His Strong Toil of Grace
Doug said he didn’t like Shakespeare: “too difficult.” Yet, he quoted Macbeth as he remembered reading every work of Faulkner when he was serving his country in Taiwan in 1967: “A tale told by an idiot, full of sound and fury, signifying nothing.” Towards the end of his life, it took a mighty heave from his whole body to get out one word at a time, a courageous effort signifying everything. Doug not only made each word count, he said the word is everything. What we take for granted, he put back in place.
With his cerebellar ataxia diminishing his body for the past sixteen years, and its attendant awkwardness, monumental frustrations and severe discomforts, Doug never complained. His stellar mind observed from the bluff of his body, watching the dizzy battlefield below – his arms that wouldn’t work, his legs askew, his muscle control, shattered, sundered, his vision blurred. Not a leader like Lord Cardigan, the inglorious, incompetent and neurotic commander of the Light Brigade (given command on April Fool’s Day, 1854), but the masterful mind of Douglas Smith, CPA, MBA, and Master of Tax Law, that powerful mind led, watched and ironcially participated in the tragic waste of his own body: his most beautiful purkinje cells from his cerebellum ran amok, went AWOL, deserting him.
From the many facets of his brilliant memory (and his extensive knowledge of military history), Doug returned again and again to Tennyson’s “Charge of the Light Brigade” (a poem he and Ted, his colleague in Taiwan used to quote), “theirs not to reason why.” The beat of the light brigade, “was there a man dismayed? Not though the soldier knew…theirs but to do and die,” that beat Doug knew so well. Like the six hundred, he, too, rode boldly into the “jaws of hell.” His return to this poem was no coincidence. Its ambivalent tone celebrating heroic valour while mourning its loss perfectly expressed Doug’s condition in that living valley of death.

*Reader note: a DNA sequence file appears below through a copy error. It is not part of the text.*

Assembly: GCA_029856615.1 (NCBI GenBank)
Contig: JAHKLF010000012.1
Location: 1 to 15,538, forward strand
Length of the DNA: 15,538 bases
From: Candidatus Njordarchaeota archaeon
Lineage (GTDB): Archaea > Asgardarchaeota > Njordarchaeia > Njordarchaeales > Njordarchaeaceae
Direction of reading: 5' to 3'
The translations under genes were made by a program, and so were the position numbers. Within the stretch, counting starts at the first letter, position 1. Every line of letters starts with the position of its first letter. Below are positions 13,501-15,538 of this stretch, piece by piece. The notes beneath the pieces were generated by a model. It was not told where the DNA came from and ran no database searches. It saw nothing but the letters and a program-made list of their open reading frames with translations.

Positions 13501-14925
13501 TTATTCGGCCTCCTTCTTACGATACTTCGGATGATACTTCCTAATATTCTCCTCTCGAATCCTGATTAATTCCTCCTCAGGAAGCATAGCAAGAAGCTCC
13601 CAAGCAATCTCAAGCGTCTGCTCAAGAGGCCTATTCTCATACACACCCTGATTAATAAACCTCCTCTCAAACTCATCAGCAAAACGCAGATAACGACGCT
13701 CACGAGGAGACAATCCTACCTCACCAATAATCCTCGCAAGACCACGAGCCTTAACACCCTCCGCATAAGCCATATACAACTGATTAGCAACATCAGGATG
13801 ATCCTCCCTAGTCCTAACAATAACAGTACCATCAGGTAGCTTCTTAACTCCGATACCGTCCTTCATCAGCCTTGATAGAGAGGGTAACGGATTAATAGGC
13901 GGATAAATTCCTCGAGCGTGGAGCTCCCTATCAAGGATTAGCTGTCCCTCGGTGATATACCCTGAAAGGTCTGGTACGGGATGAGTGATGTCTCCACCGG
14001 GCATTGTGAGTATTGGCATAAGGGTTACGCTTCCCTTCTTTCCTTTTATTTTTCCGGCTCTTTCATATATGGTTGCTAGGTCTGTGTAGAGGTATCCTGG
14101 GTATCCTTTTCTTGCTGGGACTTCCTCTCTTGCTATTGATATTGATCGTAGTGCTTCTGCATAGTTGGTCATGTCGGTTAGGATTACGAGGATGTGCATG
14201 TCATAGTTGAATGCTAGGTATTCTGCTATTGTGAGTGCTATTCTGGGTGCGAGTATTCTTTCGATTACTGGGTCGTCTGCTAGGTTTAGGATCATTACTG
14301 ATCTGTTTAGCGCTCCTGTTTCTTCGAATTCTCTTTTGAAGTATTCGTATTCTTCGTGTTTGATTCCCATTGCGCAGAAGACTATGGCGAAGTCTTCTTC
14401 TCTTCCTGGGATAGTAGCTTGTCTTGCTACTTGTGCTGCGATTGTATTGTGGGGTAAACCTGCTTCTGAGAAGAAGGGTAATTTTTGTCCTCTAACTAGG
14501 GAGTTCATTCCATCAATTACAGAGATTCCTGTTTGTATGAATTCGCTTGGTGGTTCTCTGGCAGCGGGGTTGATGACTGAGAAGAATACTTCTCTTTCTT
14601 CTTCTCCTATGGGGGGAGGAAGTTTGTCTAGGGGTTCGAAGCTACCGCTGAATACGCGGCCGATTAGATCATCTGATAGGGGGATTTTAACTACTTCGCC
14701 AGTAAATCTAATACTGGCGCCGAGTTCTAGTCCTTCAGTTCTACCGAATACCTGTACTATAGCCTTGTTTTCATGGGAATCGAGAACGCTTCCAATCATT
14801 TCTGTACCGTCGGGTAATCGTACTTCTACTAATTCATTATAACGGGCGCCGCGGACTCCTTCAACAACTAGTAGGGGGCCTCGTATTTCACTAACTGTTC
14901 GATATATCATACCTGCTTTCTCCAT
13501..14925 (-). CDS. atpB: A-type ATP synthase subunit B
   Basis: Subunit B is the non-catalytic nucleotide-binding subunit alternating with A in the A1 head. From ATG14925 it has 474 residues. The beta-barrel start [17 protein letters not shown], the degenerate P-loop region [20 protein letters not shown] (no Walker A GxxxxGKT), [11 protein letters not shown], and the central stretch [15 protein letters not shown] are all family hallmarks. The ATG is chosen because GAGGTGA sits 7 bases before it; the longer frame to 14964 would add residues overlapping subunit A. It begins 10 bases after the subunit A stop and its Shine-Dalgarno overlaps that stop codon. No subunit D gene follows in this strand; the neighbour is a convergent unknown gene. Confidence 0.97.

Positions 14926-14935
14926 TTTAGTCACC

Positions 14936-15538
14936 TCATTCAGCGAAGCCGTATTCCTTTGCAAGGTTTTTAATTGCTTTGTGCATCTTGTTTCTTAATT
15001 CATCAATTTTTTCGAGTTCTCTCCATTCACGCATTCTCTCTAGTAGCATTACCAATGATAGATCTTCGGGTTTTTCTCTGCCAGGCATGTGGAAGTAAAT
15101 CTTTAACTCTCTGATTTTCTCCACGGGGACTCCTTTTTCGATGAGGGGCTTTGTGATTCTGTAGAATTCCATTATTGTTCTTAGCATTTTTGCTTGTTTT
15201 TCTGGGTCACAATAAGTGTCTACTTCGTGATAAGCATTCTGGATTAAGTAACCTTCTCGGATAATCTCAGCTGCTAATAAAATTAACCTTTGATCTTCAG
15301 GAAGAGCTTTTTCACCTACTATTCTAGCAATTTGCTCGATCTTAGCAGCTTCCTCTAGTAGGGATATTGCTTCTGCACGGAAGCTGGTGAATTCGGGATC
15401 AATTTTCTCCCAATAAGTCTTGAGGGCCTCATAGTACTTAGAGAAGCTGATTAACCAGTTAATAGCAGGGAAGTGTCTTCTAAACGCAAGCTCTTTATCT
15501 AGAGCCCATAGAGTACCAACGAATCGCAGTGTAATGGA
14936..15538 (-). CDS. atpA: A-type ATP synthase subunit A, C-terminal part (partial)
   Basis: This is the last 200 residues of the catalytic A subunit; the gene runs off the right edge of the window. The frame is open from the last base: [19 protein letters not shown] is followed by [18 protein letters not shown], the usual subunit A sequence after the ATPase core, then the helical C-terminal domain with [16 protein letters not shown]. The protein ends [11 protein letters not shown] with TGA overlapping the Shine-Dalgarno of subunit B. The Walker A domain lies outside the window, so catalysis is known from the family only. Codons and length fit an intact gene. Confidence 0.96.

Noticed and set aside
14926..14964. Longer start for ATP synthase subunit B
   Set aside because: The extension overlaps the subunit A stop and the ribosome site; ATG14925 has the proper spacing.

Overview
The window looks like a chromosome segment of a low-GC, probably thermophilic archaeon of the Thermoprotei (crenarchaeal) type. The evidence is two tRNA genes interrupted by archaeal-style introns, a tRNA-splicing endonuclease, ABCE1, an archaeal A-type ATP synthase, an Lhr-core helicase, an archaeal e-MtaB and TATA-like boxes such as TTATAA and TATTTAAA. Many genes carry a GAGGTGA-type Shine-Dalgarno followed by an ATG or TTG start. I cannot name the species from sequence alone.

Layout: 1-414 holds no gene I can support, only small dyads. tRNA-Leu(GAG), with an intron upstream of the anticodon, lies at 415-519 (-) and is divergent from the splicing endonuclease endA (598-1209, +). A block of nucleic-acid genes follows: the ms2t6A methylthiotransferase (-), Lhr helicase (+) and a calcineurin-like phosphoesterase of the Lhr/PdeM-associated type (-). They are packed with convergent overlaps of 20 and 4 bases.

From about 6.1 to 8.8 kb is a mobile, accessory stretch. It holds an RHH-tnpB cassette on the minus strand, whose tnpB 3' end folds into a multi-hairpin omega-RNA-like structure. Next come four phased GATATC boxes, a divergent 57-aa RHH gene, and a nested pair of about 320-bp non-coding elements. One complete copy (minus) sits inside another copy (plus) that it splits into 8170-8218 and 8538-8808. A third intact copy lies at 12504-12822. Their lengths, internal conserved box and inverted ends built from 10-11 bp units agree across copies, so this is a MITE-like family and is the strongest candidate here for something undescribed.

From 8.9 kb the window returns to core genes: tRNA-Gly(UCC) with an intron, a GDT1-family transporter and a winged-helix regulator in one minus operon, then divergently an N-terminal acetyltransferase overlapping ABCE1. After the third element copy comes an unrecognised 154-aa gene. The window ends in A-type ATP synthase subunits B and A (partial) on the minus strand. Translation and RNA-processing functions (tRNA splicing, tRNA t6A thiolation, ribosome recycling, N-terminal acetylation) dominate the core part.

He was proud of his English background, particularly his English grandfather who traveled the world and who became an artist in his latter years. Was it his favorite grandfather’s influence that explains Doug’s choice of architecture for his first two years of university? Only after his death, did Doug’s interest in art make better sense to me. He not only appreciated art; he was an artist. His sister has a collection of his sketches, paintings.
With the continual support of his wife, Jean, and his friends, Doug became a Catholic in this last year of his life. He christened himself the Trifecta because he received three sacraments in one go. However he came to his faith, he made clear the thread left by his Irish grandmother, Delilah Guffy, and perhaps answering the question, “did we come all this way for birth or death?”
Doug kept his sense of humor right to the end, recounting his favorite Mandarin phrase picked up in a Taiwanese bar, “my friend will pay.” Between Faulkner, the tax code and the Roman liturgy, Doug found beauty and made a line of order around himself. He was definite: “close that door, open this one.” Despite the ataxia (from the Greek, meaning ‘without order’), Doug did this.
Proudly and bravely, he offered his beautiful, brilliant neurologist, Dr. Jen (from UCLA and Taiwan), what was left of his purkinje cells as service to us all. Our friend did pay. How fitting that Doug died as the sun set on Christmas day.